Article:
With blood pact, new ICAD co-chair Dante Jimenez vows commitment to drug war

Sofia Tomacruz

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With blood pact, new ICAD co-chair Dante Jimenez vows commitment to drug war
Newly appointed Inter-Agency Committee on Anti-Illegal Drugs co-chair Dante Jimenez proves his support for the drug war with a thumbprint marked in blood

As he vowed to defend President Rodrigo Duterte’s controversial anti-illegal drugs campaign, newly appointed Inter-Agency Committee on Anti-Illegal Drugs co-chair Dante Jimenez pulled out all the stops to show his “commitment” to his latest role yet.

How? By signing an acceptance letter with his own blood.

Jimenez opened his first press conference as ICAD co-chair on Tuesday, March 3, by reading out a letter to Duterte stating why he accepted the new appointment.

Jimenez shared the story of how his younger brother, Buboy, was killed in 1990 by drug syndicates operating in Parañaque over a case of mistaken identity. His new role, Jimenez said, is dedicated to his younger brother, whose death had also pushed him to found the pro-administration Volunteers Against Crime and Corruption (VACC).

The VACC is known to be behind many controversial complaints filed against Duterte’s critics, including the drug case against Senator Leila de Lima.

“From the day I held my brother Buboy’s body in my arms that fell by a bullet or two that pierced through his brain, I have become a different DanteJimenez…. I pledge to continue the war against illegal drugs waged by the President as promised from the time of his campaign to this day,” Jimenez said.

Jimenez’s speech, which lasted about 5 minutes, ended as a man approached him, took his outstretched arm, and proceeded to cut his thumb.

Drawing out blood, Jimenez declared, “I sign this in acceptance with my own blood to represent the thousands of victims of illegal drugs and as a manifestation of my commitment to the unrelenting war against the social menace that must be destroyed by all means.”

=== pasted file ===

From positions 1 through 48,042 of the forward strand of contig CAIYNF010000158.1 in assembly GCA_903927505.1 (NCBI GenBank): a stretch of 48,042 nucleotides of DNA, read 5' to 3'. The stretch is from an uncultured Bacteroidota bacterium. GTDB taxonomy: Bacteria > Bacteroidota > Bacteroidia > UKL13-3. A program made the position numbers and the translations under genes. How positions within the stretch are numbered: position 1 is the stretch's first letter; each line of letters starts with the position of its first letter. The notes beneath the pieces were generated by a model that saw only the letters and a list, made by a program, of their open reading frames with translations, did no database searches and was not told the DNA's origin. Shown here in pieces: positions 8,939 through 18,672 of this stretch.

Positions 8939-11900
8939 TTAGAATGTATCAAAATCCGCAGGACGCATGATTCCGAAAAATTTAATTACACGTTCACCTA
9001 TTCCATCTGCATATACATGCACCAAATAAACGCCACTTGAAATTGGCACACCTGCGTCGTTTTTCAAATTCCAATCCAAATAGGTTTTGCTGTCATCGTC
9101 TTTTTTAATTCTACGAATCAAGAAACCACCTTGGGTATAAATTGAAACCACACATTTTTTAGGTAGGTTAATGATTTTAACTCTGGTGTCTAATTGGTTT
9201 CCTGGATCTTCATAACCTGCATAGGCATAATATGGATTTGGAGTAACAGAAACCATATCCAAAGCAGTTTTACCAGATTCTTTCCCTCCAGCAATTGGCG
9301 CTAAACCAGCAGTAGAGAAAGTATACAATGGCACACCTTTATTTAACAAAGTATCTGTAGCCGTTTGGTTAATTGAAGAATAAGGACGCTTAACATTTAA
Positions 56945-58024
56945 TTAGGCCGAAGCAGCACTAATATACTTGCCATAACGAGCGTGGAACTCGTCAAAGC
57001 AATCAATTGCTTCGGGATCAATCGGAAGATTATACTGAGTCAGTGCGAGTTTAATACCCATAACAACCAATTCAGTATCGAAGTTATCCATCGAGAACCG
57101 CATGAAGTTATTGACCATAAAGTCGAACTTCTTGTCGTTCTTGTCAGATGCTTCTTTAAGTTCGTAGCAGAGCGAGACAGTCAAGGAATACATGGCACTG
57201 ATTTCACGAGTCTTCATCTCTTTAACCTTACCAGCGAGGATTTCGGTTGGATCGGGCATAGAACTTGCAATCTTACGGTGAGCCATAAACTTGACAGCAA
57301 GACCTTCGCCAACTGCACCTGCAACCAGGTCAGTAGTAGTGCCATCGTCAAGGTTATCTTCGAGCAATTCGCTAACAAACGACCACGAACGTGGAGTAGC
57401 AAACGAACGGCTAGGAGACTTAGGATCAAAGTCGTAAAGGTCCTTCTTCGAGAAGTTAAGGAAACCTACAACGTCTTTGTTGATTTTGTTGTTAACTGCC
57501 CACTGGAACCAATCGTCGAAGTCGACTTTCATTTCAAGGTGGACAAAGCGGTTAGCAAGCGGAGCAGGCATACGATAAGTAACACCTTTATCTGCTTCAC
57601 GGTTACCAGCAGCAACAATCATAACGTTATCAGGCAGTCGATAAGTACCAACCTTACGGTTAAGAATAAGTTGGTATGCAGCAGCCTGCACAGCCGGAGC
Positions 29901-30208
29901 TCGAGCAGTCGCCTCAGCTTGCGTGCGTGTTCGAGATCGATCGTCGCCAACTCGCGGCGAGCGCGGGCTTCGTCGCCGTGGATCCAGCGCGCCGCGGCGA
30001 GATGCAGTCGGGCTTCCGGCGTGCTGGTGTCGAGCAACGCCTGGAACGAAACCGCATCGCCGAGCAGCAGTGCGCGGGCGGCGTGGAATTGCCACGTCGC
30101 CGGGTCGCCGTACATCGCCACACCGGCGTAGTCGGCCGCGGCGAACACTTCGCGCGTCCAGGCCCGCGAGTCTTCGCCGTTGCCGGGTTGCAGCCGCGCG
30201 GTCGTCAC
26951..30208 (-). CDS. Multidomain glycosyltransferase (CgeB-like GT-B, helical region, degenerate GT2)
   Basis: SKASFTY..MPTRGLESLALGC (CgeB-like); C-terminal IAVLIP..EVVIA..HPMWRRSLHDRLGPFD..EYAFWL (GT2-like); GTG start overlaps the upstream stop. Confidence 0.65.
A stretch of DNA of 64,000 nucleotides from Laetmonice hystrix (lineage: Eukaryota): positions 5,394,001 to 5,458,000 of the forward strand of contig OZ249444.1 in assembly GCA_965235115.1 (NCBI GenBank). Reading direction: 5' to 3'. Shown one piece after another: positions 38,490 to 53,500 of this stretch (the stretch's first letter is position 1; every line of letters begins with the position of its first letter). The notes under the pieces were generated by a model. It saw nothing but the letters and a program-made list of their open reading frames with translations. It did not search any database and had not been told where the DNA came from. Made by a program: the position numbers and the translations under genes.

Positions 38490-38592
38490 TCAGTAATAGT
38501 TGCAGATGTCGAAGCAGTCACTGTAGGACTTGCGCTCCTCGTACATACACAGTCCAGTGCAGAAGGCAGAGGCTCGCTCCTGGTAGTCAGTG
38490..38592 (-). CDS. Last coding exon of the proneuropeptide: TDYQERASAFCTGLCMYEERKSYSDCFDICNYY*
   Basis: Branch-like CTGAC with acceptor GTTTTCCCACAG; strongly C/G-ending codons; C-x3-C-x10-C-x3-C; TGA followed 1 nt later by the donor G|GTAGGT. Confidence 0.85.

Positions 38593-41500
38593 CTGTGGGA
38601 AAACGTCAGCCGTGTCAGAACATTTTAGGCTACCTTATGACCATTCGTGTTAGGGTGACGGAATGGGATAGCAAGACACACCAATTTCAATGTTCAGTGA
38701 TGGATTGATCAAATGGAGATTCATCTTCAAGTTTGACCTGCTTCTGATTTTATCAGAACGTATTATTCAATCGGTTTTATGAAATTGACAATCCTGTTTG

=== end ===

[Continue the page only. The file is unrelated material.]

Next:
A few seconds after, he then imprinted on the letter a thumbprint marked in blood.

Duterte’s drug war, however, has been widely denounced by human rights experts who have warned of grave abuses and thousands of extrajudicial killings under the bloody campaign.

The government has reported over 5,000 people have been killed in the war on drugs. However, in an interview with ABS-CBN in December 2018, the Commission on Human Rights estimated the death toll to be as high as 27,000, including those believed to be inspired by Duterte’s violent tirades.

Despite this, Jimenez declared complete support for the drug war as he refuted claims the campaign was a “massive failure.”

Jimenez was referring to Vice President Leni Robredo’s scathing report on Duterte’s landmark anti-illegal drug program, which she delivered after Duterte sacked her from the controversial post.

Robredo said the anti-illegal drug campaign was a “failure” after authorities were able to sieze only 1% of the total supply of illegal drugs in the country. – Rappler.com

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Sofia Tomacruz

Sofia Tomacruz covers defense and foreign affairs. Follow her on Twitter via @sofiatomacruz.